There has not been much research on the future perspective of aging adults. We therefore used six open-ended sentence completion stems, derived from the SELE questionnaire (Dittmann-Kohli, 1995; Dittman-Kohli & Westerhof, 1999), to examine respondents’ projections of possible gains, maintenance, and losses regarding aging and the future. A gain was defined as an event or circumstance the participant characterized as an improvement, a loss defined as deterioration, and maintenance defined as a continuation of the status quo. Respondents were 133 adults (54 male) with ages ranging from 40 to 84 years of age (M = 60.2). With 133 respondents and 6 stems, 798 responses were coded for future perspective. Three-hundred thirty-three responses were coded as a gain (i.e., In the next few years... “I will spend more time on me”), 104 indicated maintenance (i.e., Later when I’m older... “life will be just as enjoyable”), 227 were coded as anticipated losses (I am afraid that I... “will not be there to see my grandchildren grow”), and 134 did not fit into these categories. Further coding separated projections into specific content areas. Examining gains, statements concerning increased enjoyment of life were most common (N = 97, 29.1%). Examining losses, statements of physical decline were most frequent (N = 59, 26.0%). Additionally, other psychological variables were assessed — identity processes, self-esteem, and aging experience. Systematic relations with these variables were found, e.g., self-esteem and projected gains (r = .185, p < .05). This research underscores the benefit of utilizing openended and traditional inventories in tandem.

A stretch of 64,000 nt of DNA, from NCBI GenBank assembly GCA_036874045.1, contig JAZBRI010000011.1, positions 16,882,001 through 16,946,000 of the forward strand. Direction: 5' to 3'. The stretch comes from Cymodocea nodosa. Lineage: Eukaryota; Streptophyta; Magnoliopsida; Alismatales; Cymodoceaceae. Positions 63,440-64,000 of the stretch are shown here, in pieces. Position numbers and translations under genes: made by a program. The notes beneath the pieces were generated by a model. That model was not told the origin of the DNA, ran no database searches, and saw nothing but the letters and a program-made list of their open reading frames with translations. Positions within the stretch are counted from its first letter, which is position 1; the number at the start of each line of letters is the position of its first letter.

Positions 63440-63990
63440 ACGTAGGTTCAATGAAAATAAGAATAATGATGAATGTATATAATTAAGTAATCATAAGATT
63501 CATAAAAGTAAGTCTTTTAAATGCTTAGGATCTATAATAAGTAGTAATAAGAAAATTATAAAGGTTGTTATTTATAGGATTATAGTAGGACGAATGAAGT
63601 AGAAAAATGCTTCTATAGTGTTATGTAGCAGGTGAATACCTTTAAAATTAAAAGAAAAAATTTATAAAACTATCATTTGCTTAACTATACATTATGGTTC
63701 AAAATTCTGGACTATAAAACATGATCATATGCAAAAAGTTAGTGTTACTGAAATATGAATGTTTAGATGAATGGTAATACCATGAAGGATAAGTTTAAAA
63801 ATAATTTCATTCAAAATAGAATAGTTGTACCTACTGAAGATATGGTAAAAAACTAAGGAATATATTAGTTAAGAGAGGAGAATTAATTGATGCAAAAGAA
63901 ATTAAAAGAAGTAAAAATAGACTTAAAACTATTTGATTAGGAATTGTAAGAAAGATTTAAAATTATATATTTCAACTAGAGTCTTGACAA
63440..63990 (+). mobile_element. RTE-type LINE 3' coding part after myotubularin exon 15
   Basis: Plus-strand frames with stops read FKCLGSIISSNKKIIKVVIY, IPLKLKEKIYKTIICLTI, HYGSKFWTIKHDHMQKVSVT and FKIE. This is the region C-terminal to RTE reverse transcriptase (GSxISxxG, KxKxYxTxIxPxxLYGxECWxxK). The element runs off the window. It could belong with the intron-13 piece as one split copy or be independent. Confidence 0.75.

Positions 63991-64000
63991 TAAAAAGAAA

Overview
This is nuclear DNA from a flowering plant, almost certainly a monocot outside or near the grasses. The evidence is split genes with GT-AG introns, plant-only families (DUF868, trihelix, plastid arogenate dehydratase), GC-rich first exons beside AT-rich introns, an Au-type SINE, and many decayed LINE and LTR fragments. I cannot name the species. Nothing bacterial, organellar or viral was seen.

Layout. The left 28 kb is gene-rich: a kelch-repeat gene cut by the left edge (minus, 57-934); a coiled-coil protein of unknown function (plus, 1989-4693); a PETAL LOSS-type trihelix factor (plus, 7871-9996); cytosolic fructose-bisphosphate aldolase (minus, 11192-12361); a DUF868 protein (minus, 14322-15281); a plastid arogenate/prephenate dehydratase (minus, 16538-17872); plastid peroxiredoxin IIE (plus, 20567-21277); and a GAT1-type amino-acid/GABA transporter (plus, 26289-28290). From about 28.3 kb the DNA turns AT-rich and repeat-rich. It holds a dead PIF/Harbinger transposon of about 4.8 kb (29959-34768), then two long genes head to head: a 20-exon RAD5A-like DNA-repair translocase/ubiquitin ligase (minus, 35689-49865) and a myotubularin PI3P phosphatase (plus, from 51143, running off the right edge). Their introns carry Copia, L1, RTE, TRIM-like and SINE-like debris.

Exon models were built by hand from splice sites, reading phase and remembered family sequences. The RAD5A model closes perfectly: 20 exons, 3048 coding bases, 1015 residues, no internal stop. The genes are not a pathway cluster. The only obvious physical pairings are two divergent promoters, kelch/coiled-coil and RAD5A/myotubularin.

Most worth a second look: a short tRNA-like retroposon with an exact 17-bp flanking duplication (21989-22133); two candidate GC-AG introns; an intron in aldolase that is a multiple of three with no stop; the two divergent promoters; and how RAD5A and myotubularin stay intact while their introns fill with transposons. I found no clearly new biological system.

|Number of pages||1|
|Issue number||Suppl. 1|
|Publication status||Published - 19 Nov 2010|
|Event||63rd Annual Scientific Meeting of The Gerontological Society of America 2010: Transitions of Care Across the Aging Continuum - New Orleans, United States|
Duration: 19 Nov 2010 → 23 Nov 2010
Conference number: 63